Executives and scientists in the food industry have come under fire for producing cheap, addictive, and nutritionally-vacant food products. But they’re not the only ones selling ’empty promises’ – there’s a similar strategy at play in the online marketing space.
Is your e-Commerce strategy high in …
- Salt: an over-reliance on best practices.
- Sugar: the expectation that personalization and/or testing will produce long-term results.
- Fat: Too many widgets and apps.
The art of getting people hooked on junk food
In his best-selling book, Salt Sugar Fat: How the Food Giants Hooked Us, Michael Moss describes how corporate scientists have amalgamated salt, sugar, fat, and artificial flavors in just the right proportions to create junk food that keeps you coming back for more.
Similar to the tobacco industry in the late twentieth century, these food giants are now feeling the pressure of public scrutiny from nutritionists, the media, and (in some cases) the federal government. But while these exploits are becoming more well-known, there are many more vague marketing tactics at play that don’t get noticed. Just like the rest of the world, e-Commerce professionals are getting hooked on to “junk food” of a different kind.
Salt: the sudden influx of best practices
It’s well-known that the taste receptors in our mouths are very sensitive to salt. Add to that a neuronal superhighway that drives these strong impulses straight to your brain, and you have a craving sensation that can quickly become overwhelming and difficult to control.
From the outside, it appears that a similar brain sensation happens with e-Commerce best practices. e-Commerce professionals – regardless of experience – simply crave best practices. Just like salty treats, these best practices are often delivered alongside promises of improved revenue or performance against arbitrary goals. Throw in some proof – a few case studies – and most professionals are hooked.
Our inboxes and social media feeds are inundated with an endless stream of these best practices:
- Three ways to …
- Top 10 …
- 7 must have x for y …
These best practices are difficult to resist, and many industry professionals struggle with the difficult task of figuring out which to implement and where. The problem is that e-Commerce best practices are generally very context-specific and not all will work for your site.
In fact, the probability that you might be doing more harm than good is very high.
Sugar: an over-emphasis on testing & personalization
In Steve Jobs’ famous pitch to John Sculley, Jobs downplayed the importance of soda and its mainstream impact. True, most would consider Apple’s role in people’s lives is far more important than that of Pepsi, but don’t underestimate the economic impact of the soft drink industry. These companies continue to do extremely well because of our inability to resist our ‘sweet tooth’.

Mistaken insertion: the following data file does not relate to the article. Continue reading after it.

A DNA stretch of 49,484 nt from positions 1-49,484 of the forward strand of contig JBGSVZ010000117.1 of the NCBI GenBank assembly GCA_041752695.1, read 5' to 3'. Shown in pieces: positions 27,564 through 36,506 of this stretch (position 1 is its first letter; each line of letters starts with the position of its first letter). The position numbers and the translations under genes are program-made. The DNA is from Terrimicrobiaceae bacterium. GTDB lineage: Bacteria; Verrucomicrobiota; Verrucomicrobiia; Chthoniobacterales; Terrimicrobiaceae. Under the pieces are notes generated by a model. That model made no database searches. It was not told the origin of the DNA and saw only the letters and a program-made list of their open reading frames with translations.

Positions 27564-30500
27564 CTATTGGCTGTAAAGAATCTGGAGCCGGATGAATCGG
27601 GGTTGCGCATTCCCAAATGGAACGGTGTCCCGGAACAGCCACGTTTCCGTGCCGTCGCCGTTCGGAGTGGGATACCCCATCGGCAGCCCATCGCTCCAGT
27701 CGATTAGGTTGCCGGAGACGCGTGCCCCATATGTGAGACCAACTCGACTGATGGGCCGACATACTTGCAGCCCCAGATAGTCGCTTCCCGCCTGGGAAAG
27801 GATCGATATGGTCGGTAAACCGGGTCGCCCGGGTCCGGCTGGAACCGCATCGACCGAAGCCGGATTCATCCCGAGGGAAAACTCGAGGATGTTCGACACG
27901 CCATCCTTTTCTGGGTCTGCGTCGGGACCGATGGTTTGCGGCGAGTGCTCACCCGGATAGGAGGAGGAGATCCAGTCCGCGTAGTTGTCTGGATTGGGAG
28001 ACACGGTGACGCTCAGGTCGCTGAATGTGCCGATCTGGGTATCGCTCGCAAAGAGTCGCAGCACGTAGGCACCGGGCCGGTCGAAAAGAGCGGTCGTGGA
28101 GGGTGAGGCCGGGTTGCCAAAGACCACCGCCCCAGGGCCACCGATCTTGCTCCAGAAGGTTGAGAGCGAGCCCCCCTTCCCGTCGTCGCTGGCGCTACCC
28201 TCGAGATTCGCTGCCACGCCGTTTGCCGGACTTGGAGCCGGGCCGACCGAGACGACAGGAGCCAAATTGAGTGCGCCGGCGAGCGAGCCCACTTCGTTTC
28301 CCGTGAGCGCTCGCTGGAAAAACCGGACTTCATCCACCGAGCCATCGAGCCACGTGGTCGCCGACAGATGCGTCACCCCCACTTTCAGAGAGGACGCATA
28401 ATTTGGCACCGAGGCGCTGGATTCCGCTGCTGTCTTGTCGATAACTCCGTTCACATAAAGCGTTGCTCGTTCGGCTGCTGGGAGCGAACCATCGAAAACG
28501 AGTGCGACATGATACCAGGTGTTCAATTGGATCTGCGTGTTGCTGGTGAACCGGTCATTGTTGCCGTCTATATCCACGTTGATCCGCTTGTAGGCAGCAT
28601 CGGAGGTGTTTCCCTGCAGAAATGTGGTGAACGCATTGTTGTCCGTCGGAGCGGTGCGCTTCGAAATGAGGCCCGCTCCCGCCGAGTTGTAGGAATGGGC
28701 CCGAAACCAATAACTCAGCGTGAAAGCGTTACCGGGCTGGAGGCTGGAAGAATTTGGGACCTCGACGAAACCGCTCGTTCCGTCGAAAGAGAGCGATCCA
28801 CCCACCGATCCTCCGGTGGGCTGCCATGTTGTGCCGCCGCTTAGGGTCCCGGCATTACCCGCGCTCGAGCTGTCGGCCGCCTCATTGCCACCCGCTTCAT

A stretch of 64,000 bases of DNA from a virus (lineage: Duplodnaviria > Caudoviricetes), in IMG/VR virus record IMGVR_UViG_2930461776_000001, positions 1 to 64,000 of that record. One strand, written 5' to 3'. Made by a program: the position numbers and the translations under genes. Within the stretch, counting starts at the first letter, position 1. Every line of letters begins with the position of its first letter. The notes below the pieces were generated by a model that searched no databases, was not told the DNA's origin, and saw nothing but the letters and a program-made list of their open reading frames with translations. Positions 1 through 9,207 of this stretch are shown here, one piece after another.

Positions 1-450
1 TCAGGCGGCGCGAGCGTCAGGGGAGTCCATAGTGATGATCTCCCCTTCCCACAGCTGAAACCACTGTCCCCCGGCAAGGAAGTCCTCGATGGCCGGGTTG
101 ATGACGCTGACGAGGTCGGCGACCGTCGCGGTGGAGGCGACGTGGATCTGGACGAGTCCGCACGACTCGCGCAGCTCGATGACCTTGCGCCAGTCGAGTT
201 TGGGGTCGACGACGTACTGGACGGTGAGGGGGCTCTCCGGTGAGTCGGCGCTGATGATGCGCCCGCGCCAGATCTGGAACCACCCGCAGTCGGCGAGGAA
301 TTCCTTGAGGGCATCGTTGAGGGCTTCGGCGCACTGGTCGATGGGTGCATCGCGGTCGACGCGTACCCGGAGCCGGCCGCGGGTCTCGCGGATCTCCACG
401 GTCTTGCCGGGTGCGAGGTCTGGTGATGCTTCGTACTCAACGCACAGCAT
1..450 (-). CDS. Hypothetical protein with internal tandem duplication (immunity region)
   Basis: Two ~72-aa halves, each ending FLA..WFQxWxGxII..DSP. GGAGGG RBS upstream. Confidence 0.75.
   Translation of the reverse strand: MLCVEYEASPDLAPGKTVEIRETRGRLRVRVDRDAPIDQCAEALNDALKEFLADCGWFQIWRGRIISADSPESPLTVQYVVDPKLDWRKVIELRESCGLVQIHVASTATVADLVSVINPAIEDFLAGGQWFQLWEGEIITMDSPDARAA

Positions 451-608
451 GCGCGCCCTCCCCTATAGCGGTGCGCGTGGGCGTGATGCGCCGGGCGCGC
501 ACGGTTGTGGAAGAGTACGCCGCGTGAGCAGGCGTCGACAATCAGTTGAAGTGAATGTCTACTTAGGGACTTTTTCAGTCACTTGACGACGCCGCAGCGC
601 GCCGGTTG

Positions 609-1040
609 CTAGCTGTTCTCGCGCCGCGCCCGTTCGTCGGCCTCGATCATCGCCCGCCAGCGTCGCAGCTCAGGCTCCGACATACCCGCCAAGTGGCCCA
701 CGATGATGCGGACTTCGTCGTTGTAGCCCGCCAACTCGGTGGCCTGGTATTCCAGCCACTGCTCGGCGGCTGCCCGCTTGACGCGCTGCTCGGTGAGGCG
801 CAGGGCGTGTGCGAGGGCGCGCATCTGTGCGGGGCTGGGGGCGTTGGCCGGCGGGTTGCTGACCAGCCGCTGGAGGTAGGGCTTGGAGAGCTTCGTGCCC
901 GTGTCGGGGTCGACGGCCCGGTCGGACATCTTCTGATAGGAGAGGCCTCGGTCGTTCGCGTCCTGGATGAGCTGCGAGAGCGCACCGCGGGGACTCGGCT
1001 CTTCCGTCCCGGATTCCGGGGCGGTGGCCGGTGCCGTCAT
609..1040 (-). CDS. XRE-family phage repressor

When it comes to enterprise commerce, online testing and personalization are a virtual ‘sugar high’. Simply mentioning the ability to present different offers to different audiences garners an “I want it” reaction.
Unfortunately, just like the effects of sugary soft drinks, outcomes gleaned from online testing and personalization are short-lived.
Fat: too many web applications and widgets
Cake, cookies, and other foods high in fat don’t just taste great, they also elicit feelings of happiness in our brain. So if there’s salt and sugar in e-Commerce, what constitutes the “fat”?
Web applications and widgets.
With so many web apps and widgets, management can prove difficult – if not impossible. Independently, most of these apps are designed to enhance e-Commerce in some way: from social, product reviews, chats, and trust badges, these apps all have the potential to make a positive impact on revenue, but together they add unnecessary heft to your page. What starts as a promising ‘silver bullet’ often ends up as something that just clutters the page without delivering a measurable impact on your overall performance.
A healthier approach to e-Commerce management
Our food analogy originated one day after a new client implementation call. The client services team related that our methodology was akin to teaching the masses about the benefits of a healthy e-Commerce lifestyle. This approach includes a more balanced take on each of these important groups:
- Best practices (salt): Industry best practices are important, but cannot be considered a means to an end. Rather, they are a good starting point in your optimization journey.
- Testing and personalization (sugar): To effectively deal with changing customer expectations and behavior patterns, you need to replace traditional testing and rules-based personalization with intelligent optimization.
- Applications and widgets (fat): High-quality web applications and widgets, like “good fats”, include product review, social media, trust badges, and more – but they represent a significant investment, so in order to insure that you get directly-measurable ROI from each, you must use customer experience optimization solution capable of showing the revenue impact of each element (both isolated and in conjunction with other elements on your page).